Skip to main content

How to start a successful business

After around four decades of trying to work out what does and doesn't contribute to business success, these days I spend much of my time mentoring others to help them discover the same thing (fortunately I can afford to do this because I did eventually manage to work out some of the answers). Over the years I have come to realise that successful business founders share a number of characteristics which seem to be lacking from those who try, but fail. Perhaps serially. So here are some observations:

Who is the business being created for? I am often confronted by excited wide-eyed people clutching business plans that tell you about the fortunes they are going to make, but which lack the single most important factor any business requires, and which is answered by the question - Who wants it to succeed most - the founders or their customers? If it's the former, then the business is being created for the wrong reasons. Businesses that provide what customers need and really want to buy, will succeed. Businesses that provide products and services they HOPE their customers will want to buy, invariably won't.

Business is not about making money. Of course you need to make money otherwise your business won't survive. And of course your shareholders, usually, want to make as much money out of their investment as they can. But making money is not the most important thing a business does or aims to do. It might be the most important result for a business, but it should never be its founding ambition. The most important thing a new business should aim to do is SELL. To make money you need to maximise your revenues and minimise your costs. But if you don't have sensible revenue in the first place, it doesn't matter how much you reduce your costs or attract investment to keep going, the principal driver of your business is fundamentally missing. Work out what to sell, to whom, where and at what price, and you might have a business. If the word 'sell' isn't at the top of your agenda, forget it.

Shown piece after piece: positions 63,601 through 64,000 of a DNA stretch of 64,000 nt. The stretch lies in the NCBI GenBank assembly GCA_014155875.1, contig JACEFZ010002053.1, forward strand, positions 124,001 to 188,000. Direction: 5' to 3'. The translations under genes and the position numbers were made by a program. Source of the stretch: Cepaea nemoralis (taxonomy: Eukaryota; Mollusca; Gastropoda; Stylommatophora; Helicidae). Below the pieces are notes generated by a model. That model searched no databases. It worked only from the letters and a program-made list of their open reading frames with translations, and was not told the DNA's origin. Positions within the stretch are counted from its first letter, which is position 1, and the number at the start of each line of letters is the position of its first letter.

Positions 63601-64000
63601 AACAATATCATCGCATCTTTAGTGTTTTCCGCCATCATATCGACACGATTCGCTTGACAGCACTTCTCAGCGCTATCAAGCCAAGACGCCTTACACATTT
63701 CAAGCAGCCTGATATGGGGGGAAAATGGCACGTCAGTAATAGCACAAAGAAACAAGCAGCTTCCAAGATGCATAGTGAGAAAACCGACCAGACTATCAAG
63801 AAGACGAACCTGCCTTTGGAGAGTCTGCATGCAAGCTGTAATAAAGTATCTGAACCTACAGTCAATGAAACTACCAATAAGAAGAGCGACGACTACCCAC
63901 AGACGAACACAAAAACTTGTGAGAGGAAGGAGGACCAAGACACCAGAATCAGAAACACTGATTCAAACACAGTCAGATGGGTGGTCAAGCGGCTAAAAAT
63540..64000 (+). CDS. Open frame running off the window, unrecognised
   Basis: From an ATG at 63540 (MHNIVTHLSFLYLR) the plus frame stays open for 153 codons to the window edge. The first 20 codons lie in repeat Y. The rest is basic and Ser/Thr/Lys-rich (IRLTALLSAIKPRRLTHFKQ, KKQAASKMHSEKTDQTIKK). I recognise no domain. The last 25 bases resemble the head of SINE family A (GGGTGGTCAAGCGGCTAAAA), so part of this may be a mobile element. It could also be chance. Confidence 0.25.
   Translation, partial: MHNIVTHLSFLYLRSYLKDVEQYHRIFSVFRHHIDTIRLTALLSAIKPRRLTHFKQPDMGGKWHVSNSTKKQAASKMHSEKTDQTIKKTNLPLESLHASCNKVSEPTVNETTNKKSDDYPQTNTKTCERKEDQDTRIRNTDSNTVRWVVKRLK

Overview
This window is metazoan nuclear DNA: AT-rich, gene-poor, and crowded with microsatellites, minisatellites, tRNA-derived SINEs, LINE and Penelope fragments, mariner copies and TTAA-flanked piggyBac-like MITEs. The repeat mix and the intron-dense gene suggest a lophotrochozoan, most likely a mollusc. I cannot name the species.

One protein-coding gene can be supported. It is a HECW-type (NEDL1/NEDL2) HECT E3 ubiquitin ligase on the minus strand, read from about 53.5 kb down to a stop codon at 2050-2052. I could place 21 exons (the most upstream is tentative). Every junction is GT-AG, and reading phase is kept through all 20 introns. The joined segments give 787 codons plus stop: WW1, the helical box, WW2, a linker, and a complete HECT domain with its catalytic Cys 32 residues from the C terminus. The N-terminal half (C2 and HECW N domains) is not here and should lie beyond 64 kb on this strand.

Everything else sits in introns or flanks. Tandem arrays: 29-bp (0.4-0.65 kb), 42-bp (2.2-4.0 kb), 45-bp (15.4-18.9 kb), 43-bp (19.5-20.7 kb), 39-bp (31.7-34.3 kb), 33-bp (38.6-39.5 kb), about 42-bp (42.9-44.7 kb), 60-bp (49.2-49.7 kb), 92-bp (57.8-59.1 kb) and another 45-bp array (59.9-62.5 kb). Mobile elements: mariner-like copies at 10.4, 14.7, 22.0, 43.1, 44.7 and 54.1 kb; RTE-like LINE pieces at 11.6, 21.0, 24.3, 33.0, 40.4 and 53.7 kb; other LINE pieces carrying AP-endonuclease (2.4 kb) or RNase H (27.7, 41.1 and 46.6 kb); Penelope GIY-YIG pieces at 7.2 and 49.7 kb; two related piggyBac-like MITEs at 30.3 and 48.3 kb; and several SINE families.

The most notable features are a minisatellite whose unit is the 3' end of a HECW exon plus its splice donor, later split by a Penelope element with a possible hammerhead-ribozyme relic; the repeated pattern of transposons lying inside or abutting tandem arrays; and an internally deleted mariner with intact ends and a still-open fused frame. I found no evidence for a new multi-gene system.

The most important people for your business to succeed are not your customers. When asked who was the most important, his shareholders, his customers or his staff, Richard Branson reputedly answered, 'my staff'. I agree. If you have happy, well motivated staff who enjoy their jobs, they will deliver great products and services - which pleases your customers, which in turn will please your shareholders. Never take your staff for granted. Never assume they're happy. Always treat them with decency. They dedicate most of their waking hours to your business. You have a massive responsibility to respect that dedication. Focus on them and your business will grow.

Don't disrupt, enhance. I hate reading business plans that start off 'this is a disruptive technology/business etc'. The point I made before is that you must solve real customer problems. Purely disrupting something that already exists is not necessarily solving a problem. In fact it may be creating more. Just being different is definitely not a reason to start a business. I love the expression "There may be a gap in the market, but is there a market in the gap?". If your business contributes something to customers that previously didn't exist - perhaps a cost or time saving, perhaps more fun, additional skills or useful information etc - then you are enhancing something that potential customers will understand and then hopefully decide to buy. If they can only see disruption, what impression is that likely to make? Your message needs to always be positively presented. Evolution not revolution. Oh and by the way. When you want to finally sell your business, use the word disruptive as often as possible to describe it. For some reason financiers get very excited when they hear it (and it's probably why none of them have ever successfully founded a business themselves).